An international team of researchers is studying how higher education in the Gulf is advancing sustainability and climate change mitigation. Currently, says Dr. Khalaf Marhoun Al’Abri from Oman, efforts are scattered and some specialists are scattered, but a lack of policies and leadership hampers sustainability efforts.
Al’Abri, associate professor of education systems and policies at the Faculty of Education at Sultan Qaboos University in Oman, believes that holding COP28 in the Gulf could strengthen the involvement of higher education in the sustainability.
Education authorities, education specialists from the Gulf Cooperation Council and UNESCO offices in the region, higher education institutions and academics are participating in COP28 around education for sustainable development. The global climate summit is being held in the United Arab Emirates from November 30 to December 12.
Ironically, given the difficulty in gaining support for social science research in the region, says Al’Abri News from the academic world that he and his colleagues have been inundated with requests for information on education, sustainability and COP-related topics. An adequate answer was impossible, as the required knowledge would require years of research.
An extremely useful aspect of the COP is the bringing together of people and panels committed to sustainability, providing expert knowledge on the subject, including the role of higher education in supporting climate change mitigation and development sustainable.
“Experiences and knowledge from elsewhere, interacting with local actors and ideas, can be instructive,” says Al’Abri. Much of the activity is outside but linked to COP28, such as the Gulf Comparative Education Society’s 2023 symposium in the United Arab Emirates from November 1-3 on sustainable education, including Al ‘Abri was a key speaker.
The research project
Earlier this year, from July 11-13, researchers from across the region gathered at the Gulf Research Center at the University of Cambridge, UK, to discuss the research they are undertaking as part of a project on “The major role of Gulf universities”. Education to achieve sustainability and combat climate change.”
The project co-directors are Al’Abri and Dr. Elizabeth Buckner, assistant professor of higher education at the Ontario Institute for Studies in Education at the University of Toronto in Canada. THE research meeting discussed a dozen commissioned articles and reflected on the subject.
The research covers the six Gulf countries – Bahrain, Kuwait, Oman, Qatar, Saudi Arabia and the United Arab Emirates – and looks at macro and micro perspectives that examine what universities are doing in education sustainable development, how they could help governments achieve the objectives set. Sustainable Development Goals (SDGs) and how they can lead climate action.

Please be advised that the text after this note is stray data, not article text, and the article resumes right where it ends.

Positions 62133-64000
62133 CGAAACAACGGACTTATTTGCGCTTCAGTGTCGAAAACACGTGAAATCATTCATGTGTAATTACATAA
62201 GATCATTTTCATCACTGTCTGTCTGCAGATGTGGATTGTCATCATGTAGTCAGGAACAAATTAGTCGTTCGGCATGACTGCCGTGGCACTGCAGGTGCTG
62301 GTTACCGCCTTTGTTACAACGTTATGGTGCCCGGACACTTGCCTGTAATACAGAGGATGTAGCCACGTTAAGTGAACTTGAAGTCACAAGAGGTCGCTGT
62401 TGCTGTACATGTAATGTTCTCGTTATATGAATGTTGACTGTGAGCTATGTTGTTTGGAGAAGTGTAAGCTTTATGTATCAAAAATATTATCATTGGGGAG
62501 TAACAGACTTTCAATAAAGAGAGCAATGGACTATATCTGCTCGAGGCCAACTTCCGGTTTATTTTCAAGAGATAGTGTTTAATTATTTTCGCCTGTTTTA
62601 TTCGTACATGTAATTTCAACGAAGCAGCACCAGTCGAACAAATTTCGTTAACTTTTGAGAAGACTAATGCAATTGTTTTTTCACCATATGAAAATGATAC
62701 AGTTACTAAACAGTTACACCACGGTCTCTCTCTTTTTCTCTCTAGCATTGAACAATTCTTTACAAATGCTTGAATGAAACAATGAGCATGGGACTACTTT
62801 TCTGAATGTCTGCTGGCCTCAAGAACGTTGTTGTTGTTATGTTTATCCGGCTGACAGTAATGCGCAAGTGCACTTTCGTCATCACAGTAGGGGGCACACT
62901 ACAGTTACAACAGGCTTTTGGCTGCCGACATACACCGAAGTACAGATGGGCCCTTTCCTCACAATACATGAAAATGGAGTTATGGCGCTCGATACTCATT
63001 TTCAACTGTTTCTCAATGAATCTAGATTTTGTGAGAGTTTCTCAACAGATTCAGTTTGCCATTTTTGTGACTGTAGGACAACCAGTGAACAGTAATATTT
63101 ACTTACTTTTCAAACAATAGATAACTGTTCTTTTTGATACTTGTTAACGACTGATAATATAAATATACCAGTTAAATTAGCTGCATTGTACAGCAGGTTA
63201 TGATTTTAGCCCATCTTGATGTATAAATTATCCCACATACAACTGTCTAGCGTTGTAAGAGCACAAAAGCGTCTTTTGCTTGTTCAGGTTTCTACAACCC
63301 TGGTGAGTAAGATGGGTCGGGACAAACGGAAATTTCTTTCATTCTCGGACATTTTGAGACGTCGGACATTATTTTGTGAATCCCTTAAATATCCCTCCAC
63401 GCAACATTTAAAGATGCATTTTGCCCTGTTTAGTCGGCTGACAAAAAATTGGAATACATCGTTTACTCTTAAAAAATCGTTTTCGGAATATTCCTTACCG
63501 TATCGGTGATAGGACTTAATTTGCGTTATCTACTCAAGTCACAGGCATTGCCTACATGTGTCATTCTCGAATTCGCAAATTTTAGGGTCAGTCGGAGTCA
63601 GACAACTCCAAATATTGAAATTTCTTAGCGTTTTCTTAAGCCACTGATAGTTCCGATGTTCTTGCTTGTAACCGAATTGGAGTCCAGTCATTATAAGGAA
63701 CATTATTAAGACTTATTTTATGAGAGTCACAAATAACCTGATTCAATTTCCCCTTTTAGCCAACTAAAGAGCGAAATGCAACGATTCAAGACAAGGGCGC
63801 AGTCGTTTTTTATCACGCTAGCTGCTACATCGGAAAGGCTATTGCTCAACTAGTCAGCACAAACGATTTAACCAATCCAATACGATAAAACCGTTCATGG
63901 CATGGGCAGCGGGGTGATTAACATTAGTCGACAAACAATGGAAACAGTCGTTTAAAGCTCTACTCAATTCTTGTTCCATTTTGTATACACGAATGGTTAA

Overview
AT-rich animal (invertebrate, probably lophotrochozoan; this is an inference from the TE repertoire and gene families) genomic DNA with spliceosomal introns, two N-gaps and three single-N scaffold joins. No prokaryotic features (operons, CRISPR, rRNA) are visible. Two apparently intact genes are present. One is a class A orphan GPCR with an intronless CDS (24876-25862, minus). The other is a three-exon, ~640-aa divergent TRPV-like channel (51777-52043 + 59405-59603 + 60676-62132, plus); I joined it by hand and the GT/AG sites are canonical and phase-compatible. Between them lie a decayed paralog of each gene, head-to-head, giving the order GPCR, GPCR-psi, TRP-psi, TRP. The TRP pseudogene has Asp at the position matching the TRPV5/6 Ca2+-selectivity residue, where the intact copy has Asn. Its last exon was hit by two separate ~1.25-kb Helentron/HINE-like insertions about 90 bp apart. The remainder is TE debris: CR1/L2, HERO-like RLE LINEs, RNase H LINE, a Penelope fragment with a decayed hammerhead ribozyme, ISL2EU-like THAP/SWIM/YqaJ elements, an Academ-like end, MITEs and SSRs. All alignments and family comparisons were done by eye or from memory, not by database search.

Globally, the workshop summary highlights, “higher education systems are called upon to support global efforts to achieve sustainability and combat climate change. These global trends also affect Gulf universities, which are now accepting this new mandate.
However, says the project description of the researchGulf universities face the particular challenge of being located in countries that are the largest per capita carbon emitters in the world, as well as the general challenge of a concept of sustainability that remains “abstract, complex and multidimensional” .
He continues: “Sustainability has become a buzzword used by policy makers, academics, scientists, journalists and the public alike, due to its impact and importance. Researchers fear that this will increasingly result in “greenwashing”, that is, commitments to sustainable development that are not supported by concrete actions. These concepts have received considerable attention from higher education researchers globally, but less so in the Gulf region. »
Some first research impressions
While Al’Abri was on sabbatical at the University of Toronto, before returning to Oman at the end of August, he worked with Elizabeth Buckner, who is also interested in sustainability education. With COP28 in the UAE approaching, it was a good time to conduct research on higher education and sustainability in the Gulf.
A call for papers resulted in around fifty ideas and proposals, from which around a dozen were selected. Articles explore how universities and higher education systems engage in sustainability as part of their teaching, research, and community service missions.
“We ended up choosing participants from all the Gulf countries. We wanted to examine higher education systems as a whole, at the institutional level and sometimes at the program level, and also on different topics such as education for sustainable development, climate change, environmental protection, global citizenship,” explains Al’Abri.
Project leaders are currently reviewing the papers, and once completed, the research will be published by Springer in book form, hopefully next year.
Researchers find that there is still much to be done in the region in terms of higher education to advance sustainability, Al’Abri said. News from the academic world.